Re:Linksys (1)

EnronHaliburton2004 (815366) | about 9 years ago | (#12895096)

I've had problems with Linksys. And I've also had problems with D-Link, Netgear... all of them are horrible.

I mean, honestly, I turn off "Broadcast the SSID" and the cards all of a sudden can't see the network. I turn on my 2.4Ghz wireless phone, and the computer crashes.

Netgear ships with this Wirelss client program for Windows XP which doesn't work at all...

Re:Linksys (0)

Anonymous Coward | about 9 years ago | (#12895636)

I've one had that with Linksys CompactFlash shipped with Wireless client for Windows CE, I've had to get Netgear

Re:Linksys (1)

The Vulture (248871) | about 9 years ago | (#12897318)

They honestly all are crap.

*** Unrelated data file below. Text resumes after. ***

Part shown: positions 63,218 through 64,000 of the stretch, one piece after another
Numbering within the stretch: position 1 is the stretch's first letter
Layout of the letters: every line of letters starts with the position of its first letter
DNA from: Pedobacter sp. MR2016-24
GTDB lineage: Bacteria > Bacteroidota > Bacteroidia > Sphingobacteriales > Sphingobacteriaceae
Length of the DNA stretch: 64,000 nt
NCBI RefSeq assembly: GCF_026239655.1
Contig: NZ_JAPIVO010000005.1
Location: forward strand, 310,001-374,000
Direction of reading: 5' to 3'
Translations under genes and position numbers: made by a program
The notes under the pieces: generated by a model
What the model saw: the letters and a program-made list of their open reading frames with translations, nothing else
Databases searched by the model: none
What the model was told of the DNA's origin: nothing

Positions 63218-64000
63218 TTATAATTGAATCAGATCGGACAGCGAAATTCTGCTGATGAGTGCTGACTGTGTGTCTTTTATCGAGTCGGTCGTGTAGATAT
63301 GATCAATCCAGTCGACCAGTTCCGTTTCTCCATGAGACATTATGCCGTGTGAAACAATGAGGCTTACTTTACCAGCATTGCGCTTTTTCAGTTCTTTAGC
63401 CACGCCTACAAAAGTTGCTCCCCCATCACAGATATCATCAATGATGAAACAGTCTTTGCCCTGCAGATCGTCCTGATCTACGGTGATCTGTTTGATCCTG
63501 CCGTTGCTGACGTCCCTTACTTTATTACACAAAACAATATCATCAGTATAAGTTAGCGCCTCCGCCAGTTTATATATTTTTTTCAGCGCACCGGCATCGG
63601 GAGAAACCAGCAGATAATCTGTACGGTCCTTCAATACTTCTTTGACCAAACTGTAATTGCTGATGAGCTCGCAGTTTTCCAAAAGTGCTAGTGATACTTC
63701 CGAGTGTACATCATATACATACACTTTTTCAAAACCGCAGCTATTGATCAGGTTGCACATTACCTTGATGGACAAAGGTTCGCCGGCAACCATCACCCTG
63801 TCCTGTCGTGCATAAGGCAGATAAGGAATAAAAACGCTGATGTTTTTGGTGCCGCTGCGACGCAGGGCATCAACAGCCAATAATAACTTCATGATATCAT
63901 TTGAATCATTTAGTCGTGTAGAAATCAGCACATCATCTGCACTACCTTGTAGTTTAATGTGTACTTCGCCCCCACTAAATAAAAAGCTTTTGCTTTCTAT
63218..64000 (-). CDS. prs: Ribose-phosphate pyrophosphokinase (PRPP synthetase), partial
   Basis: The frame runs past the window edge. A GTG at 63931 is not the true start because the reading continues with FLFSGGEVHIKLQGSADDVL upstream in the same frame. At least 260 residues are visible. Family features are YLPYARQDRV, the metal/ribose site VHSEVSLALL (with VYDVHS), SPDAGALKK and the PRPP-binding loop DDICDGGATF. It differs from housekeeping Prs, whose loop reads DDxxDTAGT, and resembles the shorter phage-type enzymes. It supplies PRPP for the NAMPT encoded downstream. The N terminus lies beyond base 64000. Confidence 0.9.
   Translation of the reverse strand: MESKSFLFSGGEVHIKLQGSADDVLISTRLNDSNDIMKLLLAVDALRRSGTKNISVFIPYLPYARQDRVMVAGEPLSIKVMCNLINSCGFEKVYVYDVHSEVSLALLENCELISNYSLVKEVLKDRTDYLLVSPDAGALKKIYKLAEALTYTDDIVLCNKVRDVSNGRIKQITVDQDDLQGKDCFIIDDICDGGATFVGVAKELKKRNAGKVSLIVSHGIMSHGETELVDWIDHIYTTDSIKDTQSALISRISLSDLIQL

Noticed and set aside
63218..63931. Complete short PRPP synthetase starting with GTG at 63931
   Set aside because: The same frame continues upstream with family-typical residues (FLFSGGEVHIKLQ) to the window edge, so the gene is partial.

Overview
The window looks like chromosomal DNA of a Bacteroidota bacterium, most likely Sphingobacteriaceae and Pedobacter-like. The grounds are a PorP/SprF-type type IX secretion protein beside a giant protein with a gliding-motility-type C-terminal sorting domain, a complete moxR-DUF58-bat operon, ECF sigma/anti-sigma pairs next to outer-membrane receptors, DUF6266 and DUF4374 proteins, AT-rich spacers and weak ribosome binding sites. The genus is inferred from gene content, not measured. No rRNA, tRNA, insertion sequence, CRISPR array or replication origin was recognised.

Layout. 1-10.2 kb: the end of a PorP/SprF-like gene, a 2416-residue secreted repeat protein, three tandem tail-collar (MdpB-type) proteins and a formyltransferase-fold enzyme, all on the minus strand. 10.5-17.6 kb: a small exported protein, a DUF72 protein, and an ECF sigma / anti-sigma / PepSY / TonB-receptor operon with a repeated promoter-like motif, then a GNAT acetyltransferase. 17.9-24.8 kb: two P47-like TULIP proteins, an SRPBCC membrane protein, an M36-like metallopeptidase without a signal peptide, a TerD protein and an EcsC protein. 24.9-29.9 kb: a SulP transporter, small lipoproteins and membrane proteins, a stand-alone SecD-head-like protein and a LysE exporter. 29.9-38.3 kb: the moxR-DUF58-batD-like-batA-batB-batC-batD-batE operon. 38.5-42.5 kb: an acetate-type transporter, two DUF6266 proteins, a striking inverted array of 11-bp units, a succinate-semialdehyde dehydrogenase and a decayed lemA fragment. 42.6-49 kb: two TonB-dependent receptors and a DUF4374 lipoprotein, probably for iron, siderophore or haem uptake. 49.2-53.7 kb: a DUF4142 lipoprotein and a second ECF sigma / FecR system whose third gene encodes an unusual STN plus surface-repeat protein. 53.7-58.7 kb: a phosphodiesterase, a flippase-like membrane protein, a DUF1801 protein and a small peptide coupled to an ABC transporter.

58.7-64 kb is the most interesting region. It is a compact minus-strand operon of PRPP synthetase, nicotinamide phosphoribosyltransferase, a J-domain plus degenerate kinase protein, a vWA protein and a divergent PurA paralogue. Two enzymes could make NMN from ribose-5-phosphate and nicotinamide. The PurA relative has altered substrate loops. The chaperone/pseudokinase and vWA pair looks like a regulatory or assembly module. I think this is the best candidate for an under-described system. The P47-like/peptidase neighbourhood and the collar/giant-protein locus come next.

Nowadays because the margins on networking hardware are so small, Netgear, D-Link, et al basically take a reference design and slap a different web interface on it. There's no differentiation in the actual software that controls the wireless portions. Updates to the software come when the chipset vendor releases updates to their customers. Then to top it off, the hardware is manufactured in Taiwan with the cheapest possible components. (I worked for a Taiwanese company making DOCSIS cable modems, that's the way that they all operate).

However, the 2.4GHz band is absolutely awful. In my apartment complex, there's a half-dozen networks around me (802.11b/g), to the point where I was having interference issues with the other networks. My solution was to invest in 802.11a equipment, which is working well, although quite expensive (well, not really expensive, but twice the cost of your average 802.11g system).